Our garden is overflowing with tulips, daffodils, crocuses, miniature irises, and crabapple blossoms. Even our mosses and creeping thyme plants are greening out and filling in the gaps on our flagstone path. This is such a beautiful time of year. Bulbs are waking from their winter dormancy, and grasses are hastily shooting up to meet the sun’s warmth. This well-rehearsed symphony of color and fragrance is a fleeting performance, however. Sure, summer is beautiful and bountiful, but there is something special about this time of transformation from winter’s dull, brown landscape to the vibrant, bright-green newness of spring. The season is simply invigorating and holds such promise for life and change and progress.

Change is in the air!


“Nature’s first green is gold,
Her hardest hue to hold.
Her early leaf’s a flower;
But only so an hour.
Then leaf subsides to leaf.
So Eden sank to grief,
So dawn goes down to day.
Nothing gold can stay.”

– Robert Frost


I am taking every moment possible to note the changes happening in our garden. I love sitting outside, underneath our crabapple tree, my favorite spot, with a cup of coffee and just listening to the growth. It is almost audible at times, and the energy is palpable. I find myself planning for the summer’s crops and dreaming up ways to preserve them later on, when I should be just soaking up this beautiful and short metamorphic season.

So, I couldn’t resist photographing this cocktail outside in the garden. Parts of the garden have yet to wake up, but this little, shady corner feels like another world.

the apricot stinger cocktail | holly & flora the apricot stinger cocktail | holly & flora the apricot stinger cocktail | holly & flora


“No man ever steps in the same river twice, for it’s not the same river, and he’s not the same man.”

– Heraclitus


So, I have to say that photographing this white, frothy cocktail was rather tricky. Have you had the same challenge? It is almost like the tiny, pale bubbles got lost in their brightness, and I was unable to capture the dimension of the cocktail. It washed out. I think it is good to stretch your photography skills and place yourself in different lighting situations, but it is frustrating, all at the same time.

I’ve also had difficulty photographing other similar subjects, like ice cream, and making them “pop” in a low-light situation. Do you have any tips for a lighting and texture situation like this? The subject is in focus, since you can see the gold rim of the cocktail coupe in detail, but getting those fine bubbles to show up was challenging. I finally threw in the towel and did the best with the knowledge I had and the variables I was presented.

the apricot stinger cocktail | holly & flora the apricot stinger cocktail | holly & flora the apricot stinger cocktail | holly & flora

The flavor profile in this cocktail is straight-up creamsicle. The rich, frothy influence of the whipped egg whites pairs perfectly with the lemon juice, apricot liqueur, and the subtle notes of honey in the vodka. Usually, I am not a flavored vodka gal, but I am in love with Spring44’s Gin, so I had to give their honey vodka a go. Spring44’s award-winning Honey Vodka is handcrafted in Colorado and uses Rocky Mountain artesian spring water in its distillation process. The result is a pure, clean, clear spirit, made without any additives whatsoever. This aromatic, floral vodka boasts bright notes of lavender, rich honey, vanilla, and toasted nuts. And it is also great served by itself, on the rocks.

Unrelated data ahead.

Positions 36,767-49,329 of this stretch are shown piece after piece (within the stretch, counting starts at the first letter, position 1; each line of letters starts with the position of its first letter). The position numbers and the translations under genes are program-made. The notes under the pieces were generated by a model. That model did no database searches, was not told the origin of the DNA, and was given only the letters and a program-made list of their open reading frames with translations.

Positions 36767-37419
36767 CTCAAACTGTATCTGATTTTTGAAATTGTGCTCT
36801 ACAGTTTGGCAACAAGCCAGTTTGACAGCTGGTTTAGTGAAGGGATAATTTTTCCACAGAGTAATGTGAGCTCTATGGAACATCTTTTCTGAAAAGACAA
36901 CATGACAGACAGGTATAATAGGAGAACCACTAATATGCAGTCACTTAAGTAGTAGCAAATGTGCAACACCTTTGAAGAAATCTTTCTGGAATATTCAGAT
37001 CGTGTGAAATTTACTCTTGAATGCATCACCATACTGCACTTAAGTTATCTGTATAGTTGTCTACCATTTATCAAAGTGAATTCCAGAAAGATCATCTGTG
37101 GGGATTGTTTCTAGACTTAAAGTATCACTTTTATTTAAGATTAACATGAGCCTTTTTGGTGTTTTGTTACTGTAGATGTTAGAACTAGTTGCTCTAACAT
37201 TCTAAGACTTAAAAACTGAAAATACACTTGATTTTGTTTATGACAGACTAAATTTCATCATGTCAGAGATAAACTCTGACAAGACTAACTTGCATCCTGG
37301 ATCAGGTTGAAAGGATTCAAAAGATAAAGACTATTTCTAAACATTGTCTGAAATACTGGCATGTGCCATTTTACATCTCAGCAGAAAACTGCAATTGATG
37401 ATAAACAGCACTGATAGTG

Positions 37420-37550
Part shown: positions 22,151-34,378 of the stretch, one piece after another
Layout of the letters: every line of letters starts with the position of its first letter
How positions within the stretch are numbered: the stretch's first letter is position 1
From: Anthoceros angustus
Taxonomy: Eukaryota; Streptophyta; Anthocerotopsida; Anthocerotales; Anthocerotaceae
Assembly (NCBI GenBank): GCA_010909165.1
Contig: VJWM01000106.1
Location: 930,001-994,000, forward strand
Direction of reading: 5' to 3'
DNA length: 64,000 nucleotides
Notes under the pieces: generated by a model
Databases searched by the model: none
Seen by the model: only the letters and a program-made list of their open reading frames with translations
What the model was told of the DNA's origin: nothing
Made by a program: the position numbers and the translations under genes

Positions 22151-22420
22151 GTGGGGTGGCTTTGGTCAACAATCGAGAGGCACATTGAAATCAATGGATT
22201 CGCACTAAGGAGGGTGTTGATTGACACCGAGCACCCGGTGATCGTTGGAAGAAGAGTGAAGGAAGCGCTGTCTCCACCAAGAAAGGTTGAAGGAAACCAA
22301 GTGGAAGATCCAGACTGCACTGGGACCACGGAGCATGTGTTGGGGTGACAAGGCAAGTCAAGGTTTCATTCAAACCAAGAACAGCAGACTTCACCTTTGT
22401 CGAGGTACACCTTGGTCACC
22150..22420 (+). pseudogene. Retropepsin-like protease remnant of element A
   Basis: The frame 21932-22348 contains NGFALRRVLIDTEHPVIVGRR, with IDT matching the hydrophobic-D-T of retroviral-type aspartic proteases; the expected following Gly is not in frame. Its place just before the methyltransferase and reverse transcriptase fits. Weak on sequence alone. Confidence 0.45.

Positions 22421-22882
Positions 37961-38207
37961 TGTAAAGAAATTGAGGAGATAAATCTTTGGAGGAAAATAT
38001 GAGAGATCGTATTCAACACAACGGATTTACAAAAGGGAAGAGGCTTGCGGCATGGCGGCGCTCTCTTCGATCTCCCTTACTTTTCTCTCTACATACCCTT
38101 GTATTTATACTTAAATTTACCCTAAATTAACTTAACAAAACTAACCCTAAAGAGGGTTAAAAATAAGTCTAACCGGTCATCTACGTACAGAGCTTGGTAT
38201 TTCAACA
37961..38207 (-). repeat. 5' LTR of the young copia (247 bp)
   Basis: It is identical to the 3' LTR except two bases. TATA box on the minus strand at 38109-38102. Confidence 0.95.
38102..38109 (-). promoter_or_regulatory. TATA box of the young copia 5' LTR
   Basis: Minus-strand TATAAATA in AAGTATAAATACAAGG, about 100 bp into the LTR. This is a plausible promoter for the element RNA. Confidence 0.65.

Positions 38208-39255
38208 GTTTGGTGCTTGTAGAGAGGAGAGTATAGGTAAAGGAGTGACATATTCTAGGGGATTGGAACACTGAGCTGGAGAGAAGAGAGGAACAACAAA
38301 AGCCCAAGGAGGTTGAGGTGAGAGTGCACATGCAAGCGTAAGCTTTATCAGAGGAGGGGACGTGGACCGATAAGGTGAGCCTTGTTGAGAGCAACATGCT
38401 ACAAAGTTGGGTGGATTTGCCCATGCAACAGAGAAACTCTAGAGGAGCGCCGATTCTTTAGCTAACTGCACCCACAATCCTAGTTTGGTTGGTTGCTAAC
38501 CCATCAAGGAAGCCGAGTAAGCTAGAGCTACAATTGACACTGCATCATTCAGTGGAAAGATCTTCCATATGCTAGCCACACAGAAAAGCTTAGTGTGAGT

I’ve long been a fan of Rothman & Winter Orchard Apricot Liqueur. This liqueur marries perfectly with bourbon and paired magically {I know I overuse that adjective, but it completely applies here} with Teeling small-batch whiskey and steeped black tea in another cocktail I recently made, the Irish Breakfast. Rothman & Winter Orchard Apricot has just the right amount of sweetness, without being cloyingly so. Its eau-de-vie base shines through and imparts a richness that complements the vibrant, fresh fruit component. It’s the perfect accompaniment to the notes of honey in the vodka. Like springtime in a glass. A frothy, rich, meringue-like expression of spring.

the apricot stinger cocktail | holly & flora the apricot stinger cocktail | holly & flora the apricot stinger cocktail | holly & flora

I actually hadn’t tried an egg white-based cocktail until about 2011. I know. I was late to the party. What do egg whites do to an already delicious cocktail? Think about a lemon meringue pie. It is tart, sweet, and silky in texture. Integrating perfectly whipped egg whites into a cocktail results in a cohesive, balanced, velvety drink.

And there is no need to worry about any food illness issues. If you source organic, pastured, fresh eggs, preferably from a local source, you’ll be guaranteed a safe product.


the apricot stinger


  1. In a mixing tin, combine the vodka, apricot liqueur, lemon juice, simple syrup, and egg white. Without adding any ice, “dry shake” for at least one minute. Don’t cheat.
  2. After the minute has passed, add ice and continue shaking for at least another minute. This is the “wet shake” stage. Shaking for two minutes is optimal. You jest, but the froth you’ll get from this vigorous shaking is remarkable. Texture is what you’re after in this recipe.
  3. Strain into a chilled coupe and garnish with a lemon peel, mint sprig, or an edible flower {note: my miniature daffodils in the photos are not tasty and were only present for decoration, since my violas hadn’t bloomed quite yet}.
  • Always choose fresh, organic, pastured eggs.
  • The cooler the egg, the easier it is to separate the white from the yolk.